Isaac Watts, "Father of the English hymn"

From the book "Lead, Kindly Light"  (Reproduced with kind permission of ‘This England’ magazine)

For almost 200 years after the Reformation, Protestant England sang only the Psalms and other excerpts from the Scriptures at their services, to a mere three or four different chanted tunes. The joy and fervor of “born again” spirit quality which had swept the country following the Reformation was slowly slipping away. Not so in Germany, where Martin Luther’s love of music had given birth to a thriving tradition of hymn-singing to fit a variety of occasions. But in Puritan England any proposed deviation from strict adherence to Biblical texts was looked upon with scorn. When John Bunyan (1628-1688), whose Pilgrim’s Progress had won wide acclaim, advocated more varied singing in religious  services, he  acknowledged that his suggestion would not be easily accepted and, in consequence, hinted that those who objected to such singing could leave and wait in the church porch until it was over!

It was in this atmosphere of narrow and rigid adherence to tradition that the young Hampshire lad Isaac Watts grew up.

Perhaps the first attempt at a hymnbook in the English language was one produced by the Rev. William Barton, a dissenting minister of Leicester.  It was while Watts was visiting his family that he heard a song from this book.  He considered it so poorly written that he made complaint of it to his pastor and was challenged to do something better himself. So he wrote his first hymn in 1694, entitled “Behold the Glories of the Lamb”. In 1707, Watts published Hymns and Spiritual Songs, containing 210 of his own verses, to be sung in churches. Two years later, the book being so popular with the masses, it had to be reprinted and the new edition contained a further 145 of his hymns.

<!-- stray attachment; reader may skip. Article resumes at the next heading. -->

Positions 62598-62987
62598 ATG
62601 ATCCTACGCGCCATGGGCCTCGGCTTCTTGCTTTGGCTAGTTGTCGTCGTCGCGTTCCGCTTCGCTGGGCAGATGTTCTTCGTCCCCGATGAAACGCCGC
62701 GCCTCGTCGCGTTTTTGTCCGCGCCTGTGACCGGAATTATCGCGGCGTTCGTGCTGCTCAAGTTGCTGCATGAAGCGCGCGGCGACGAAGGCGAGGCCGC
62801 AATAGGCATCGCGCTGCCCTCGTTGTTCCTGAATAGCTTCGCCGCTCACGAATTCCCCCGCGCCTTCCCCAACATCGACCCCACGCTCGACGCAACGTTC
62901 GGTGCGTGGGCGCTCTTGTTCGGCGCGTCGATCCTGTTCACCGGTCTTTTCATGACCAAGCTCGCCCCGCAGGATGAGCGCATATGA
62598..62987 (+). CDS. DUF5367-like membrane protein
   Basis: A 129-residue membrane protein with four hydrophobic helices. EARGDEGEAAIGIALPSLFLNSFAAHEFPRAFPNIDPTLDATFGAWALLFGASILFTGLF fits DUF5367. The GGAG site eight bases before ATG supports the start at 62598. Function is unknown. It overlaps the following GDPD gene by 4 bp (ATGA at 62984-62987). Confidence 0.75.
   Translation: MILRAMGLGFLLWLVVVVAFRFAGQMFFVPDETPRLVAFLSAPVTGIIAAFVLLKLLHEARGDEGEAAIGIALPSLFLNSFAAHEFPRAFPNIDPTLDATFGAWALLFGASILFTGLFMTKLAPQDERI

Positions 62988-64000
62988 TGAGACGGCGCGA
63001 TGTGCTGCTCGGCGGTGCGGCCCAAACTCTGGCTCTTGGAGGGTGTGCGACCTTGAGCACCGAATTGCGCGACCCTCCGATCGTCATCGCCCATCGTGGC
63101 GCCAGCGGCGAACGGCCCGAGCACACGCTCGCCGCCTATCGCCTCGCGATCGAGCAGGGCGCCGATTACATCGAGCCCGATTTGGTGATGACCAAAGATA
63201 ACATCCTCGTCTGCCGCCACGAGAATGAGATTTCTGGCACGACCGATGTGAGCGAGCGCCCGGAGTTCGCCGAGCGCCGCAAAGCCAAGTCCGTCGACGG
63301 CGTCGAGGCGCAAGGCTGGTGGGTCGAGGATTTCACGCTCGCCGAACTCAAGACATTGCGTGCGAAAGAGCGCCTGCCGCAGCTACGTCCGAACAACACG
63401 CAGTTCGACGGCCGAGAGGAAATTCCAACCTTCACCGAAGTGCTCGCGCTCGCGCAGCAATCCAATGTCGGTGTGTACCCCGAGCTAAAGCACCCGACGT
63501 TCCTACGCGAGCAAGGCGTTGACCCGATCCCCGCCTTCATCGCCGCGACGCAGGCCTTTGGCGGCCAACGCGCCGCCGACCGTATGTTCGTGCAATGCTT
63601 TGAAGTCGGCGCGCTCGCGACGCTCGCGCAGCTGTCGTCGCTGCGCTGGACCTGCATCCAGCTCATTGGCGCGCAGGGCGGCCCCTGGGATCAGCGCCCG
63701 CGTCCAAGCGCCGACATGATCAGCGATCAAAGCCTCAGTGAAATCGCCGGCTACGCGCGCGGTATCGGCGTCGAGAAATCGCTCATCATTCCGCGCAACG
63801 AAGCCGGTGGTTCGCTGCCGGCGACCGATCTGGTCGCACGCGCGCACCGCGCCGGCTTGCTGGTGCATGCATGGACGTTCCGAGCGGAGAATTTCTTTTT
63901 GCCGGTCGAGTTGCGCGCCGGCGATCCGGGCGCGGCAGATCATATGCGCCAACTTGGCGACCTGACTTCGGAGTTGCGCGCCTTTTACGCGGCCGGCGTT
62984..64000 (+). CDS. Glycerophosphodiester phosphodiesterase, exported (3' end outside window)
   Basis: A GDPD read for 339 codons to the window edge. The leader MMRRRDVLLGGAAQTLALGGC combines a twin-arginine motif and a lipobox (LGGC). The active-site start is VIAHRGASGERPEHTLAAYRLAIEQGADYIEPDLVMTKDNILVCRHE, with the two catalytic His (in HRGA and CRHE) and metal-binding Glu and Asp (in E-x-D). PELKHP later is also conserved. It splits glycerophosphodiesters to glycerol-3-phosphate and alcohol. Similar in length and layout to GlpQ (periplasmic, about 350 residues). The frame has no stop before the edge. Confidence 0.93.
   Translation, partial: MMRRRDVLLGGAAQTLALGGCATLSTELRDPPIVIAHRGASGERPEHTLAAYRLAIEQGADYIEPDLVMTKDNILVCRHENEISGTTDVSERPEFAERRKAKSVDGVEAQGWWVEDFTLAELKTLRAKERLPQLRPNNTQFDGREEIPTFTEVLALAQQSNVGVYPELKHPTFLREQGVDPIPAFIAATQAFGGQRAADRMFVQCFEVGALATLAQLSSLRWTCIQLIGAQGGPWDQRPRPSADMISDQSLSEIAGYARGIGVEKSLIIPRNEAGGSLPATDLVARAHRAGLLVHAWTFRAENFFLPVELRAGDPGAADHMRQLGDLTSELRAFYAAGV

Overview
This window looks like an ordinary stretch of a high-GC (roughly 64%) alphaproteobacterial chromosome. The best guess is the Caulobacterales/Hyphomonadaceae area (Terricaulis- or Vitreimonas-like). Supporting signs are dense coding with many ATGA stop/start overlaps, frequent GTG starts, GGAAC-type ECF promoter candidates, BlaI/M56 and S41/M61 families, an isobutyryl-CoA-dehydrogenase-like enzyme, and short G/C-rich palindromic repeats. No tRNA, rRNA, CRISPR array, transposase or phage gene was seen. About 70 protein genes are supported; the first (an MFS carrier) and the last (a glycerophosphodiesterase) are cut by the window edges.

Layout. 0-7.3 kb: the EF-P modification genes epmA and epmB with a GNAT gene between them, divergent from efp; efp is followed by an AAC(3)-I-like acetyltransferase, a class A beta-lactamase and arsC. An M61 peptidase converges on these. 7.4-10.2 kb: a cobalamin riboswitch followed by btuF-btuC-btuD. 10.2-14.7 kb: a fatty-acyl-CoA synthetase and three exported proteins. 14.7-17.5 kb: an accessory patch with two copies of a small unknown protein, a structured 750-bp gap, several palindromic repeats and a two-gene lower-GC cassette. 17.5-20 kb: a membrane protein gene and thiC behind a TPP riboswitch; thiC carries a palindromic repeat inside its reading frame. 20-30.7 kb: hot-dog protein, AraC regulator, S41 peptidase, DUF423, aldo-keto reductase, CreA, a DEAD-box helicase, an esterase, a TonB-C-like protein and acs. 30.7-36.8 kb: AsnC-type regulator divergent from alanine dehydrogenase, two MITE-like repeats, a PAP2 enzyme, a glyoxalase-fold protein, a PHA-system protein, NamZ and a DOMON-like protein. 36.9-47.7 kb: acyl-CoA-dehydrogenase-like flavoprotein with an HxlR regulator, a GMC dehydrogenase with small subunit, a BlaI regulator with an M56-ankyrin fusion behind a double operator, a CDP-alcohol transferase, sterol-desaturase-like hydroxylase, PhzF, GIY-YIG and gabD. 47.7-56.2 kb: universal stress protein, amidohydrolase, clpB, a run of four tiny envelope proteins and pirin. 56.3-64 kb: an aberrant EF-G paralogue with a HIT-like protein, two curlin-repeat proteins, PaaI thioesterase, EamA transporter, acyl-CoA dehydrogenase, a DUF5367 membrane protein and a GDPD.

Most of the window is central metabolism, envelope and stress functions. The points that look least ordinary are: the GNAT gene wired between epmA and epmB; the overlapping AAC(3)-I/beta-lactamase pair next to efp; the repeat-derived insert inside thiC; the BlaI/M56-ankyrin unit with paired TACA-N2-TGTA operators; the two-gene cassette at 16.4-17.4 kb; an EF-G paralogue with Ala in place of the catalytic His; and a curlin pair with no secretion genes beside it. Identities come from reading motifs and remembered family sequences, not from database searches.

Two young men in England immediately recognized the value of the straightforward verses that Watts was writing. They were Gloucester-born George Whitefield and John Wesley.  Many  ordinary folk turned to the new form of “open” religious devotion as demonstrated by Whitefield and Wesley. This entailed singing their love for God in rousing hymns, clapping their hands and calling out “Hallelujah”. Many hymns they sang were written by Watts. In all he wrote almost 700 including “O God, Our Help in Ages Past” and “When I Survey the Wondrous Cross”, which Matthew Arnold later was to describe as the best hymn in the English language.

Although an academic and doctor of divinity, Watts was essentially an advocate of simplicity in his approach to teaching religion. He therefore set about putting children on the path of truth and duty in what was then a novel way.  He aimed to capture their interest rather than bore them with deep theology which little minds could not possibly take in. So in 1715 he published a book that was to become easily the world’s most popular religious classic for children –  “Divine Songs”  –  which eventually formed the basis for Sunday School lessons the world over.